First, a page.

Insulin Resistance and Dementia


Overview: There appear to be many defects in insulin signaling in the brains of AD patients, leading to decreased glucose utilization and energy metabolism.6,19 As T2DM is associated with peripheral insulin resistance, AD is associated with brain insulin resistance.20 Early in AD, there seems to be inadequate insulin uptake and signaling in the brain, a sign of insulin resistance.5,19,21,22 Increased insulin receptors have been seen in the brains of patients with AD, likely as compensation for insulin resistance.21

Overall, this impairment in insulin signaling has many downstream effects in AD. One theory is that low concentrations of insulin in the CNS cause a decrease in acetylcholine levels and cerebral blood flow.13 Additionally, alterations in insulin concentrations may promote beta-amyloid and tau protein formation.2 In the brain, insulin-degrading enzyme (IDE) is involved in the degradation and clearance of beta-amyloid proteins.21 High levels of insulin inhibit IDE and may lead to a decrease in beta-amyloid clearance, subsequently increasing brain deposition of beta-amyloid.5,19,21

Recently ceramides, a family of lipids, have commanded attention for their potential role in insulin resistance and dementia.23,24 Ceramides are generated in the presence of inflammation, which is common in obesity, T2DM, and AD.24 Because ceramide readily crosses the BBB, exposure causes impaired energy metabolism and alterations in insulin gene expression, contributing to insulin resistance.23,24 This is currently an active area of interest, with researchers demonstrating that inhibiting ceramide synthesis prevented obesity-mediated insulin resistance.24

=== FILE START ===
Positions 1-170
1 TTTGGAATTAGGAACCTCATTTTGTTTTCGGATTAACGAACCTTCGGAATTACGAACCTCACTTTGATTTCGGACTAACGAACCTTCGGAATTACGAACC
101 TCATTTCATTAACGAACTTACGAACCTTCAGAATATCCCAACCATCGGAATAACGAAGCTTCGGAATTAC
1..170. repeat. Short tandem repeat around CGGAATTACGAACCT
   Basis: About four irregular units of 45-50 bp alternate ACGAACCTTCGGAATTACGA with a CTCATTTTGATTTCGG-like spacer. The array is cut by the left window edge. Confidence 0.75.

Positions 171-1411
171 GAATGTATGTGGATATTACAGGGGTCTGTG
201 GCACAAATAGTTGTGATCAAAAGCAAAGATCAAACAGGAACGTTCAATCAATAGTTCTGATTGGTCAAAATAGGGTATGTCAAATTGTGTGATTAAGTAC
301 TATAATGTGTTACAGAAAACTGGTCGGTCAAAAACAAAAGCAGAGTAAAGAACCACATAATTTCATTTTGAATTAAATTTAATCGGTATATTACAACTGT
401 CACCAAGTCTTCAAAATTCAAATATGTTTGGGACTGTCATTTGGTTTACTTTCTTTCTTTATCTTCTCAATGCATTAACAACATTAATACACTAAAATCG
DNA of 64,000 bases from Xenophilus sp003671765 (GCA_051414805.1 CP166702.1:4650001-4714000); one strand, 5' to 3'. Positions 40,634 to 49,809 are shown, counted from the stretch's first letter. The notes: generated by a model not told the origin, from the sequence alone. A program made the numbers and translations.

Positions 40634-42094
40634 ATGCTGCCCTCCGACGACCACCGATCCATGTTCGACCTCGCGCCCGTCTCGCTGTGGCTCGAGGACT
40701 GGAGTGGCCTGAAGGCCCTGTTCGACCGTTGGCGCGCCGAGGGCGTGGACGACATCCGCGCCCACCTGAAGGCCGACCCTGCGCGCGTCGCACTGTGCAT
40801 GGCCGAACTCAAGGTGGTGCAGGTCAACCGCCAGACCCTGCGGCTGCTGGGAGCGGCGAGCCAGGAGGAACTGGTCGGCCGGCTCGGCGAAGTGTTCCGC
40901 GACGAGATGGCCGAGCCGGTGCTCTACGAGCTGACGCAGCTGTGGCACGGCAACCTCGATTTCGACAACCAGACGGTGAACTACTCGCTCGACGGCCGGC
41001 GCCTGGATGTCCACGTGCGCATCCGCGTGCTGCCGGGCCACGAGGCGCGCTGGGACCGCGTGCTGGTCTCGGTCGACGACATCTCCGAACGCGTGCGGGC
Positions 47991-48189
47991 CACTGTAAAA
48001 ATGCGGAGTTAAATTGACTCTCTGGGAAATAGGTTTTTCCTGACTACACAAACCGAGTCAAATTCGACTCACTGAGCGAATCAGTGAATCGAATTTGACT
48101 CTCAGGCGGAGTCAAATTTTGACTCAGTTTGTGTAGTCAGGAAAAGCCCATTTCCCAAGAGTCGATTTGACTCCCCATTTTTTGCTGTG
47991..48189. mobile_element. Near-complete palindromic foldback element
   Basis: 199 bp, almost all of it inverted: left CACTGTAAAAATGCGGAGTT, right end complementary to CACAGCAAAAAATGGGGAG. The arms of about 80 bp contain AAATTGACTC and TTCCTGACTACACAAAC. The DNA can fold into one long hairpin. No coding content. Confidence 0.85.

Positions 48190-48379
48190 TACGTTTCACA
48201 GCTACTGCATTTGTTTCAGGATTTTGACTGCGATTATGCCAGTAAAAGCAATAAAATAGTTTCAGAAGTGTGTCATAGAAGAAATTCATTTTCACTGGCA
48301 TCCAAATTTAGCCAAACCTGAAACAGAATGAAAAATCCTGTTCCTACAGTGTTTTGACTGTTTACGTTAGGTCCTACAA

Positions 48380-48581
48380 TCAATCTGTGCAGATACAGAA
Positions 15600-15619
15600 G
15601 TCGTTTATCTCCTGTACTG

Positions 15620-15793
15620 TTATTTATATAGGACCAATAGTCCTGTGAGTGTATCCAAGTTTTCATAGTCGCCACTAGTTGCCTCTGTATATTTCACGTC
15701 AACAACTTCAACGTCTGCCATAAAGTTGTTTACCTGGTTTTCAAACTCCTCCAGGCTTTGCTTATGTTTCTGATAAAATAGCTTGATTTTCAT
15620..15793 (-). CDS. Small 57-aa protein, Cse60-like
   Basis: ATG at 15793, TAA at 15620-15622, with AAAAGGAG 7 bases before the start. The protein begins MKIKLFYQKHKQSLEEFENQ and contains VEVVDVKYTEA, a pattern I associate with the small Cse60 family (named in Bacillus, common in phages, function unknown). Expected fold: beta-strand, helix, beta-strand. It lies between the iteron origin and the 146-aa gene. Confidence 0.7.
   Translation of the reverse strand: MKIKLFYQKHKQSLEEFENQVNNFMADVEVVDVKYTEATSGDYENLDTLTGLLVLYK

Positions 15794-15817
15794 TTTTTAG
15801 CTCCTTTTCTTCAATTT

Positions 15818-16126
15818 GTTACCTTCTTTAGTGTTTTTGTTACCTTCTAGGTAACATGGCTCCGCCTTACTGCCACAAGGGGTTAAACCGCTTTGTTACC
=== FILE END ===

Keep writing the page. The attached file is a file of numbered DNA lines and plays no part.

Intranasal Insulin: As previously mentioned, intranasal insulin administration improves memory performance in humans.16 Several studies of intranasal insulin have been conducted. Upon administration of 20 units of intranasal insulin twice daily to human subjects, Reger et al found that, compared with placebo, the group treated with insulin retained more verbal information and showed improved attention and functional status.25 These researchers also noted that fasting plasma glucose and insulin did not change with intranasal insulin use, indicating that intranasal administration provides direct insulin access to the CNS without peripheral effects.25,26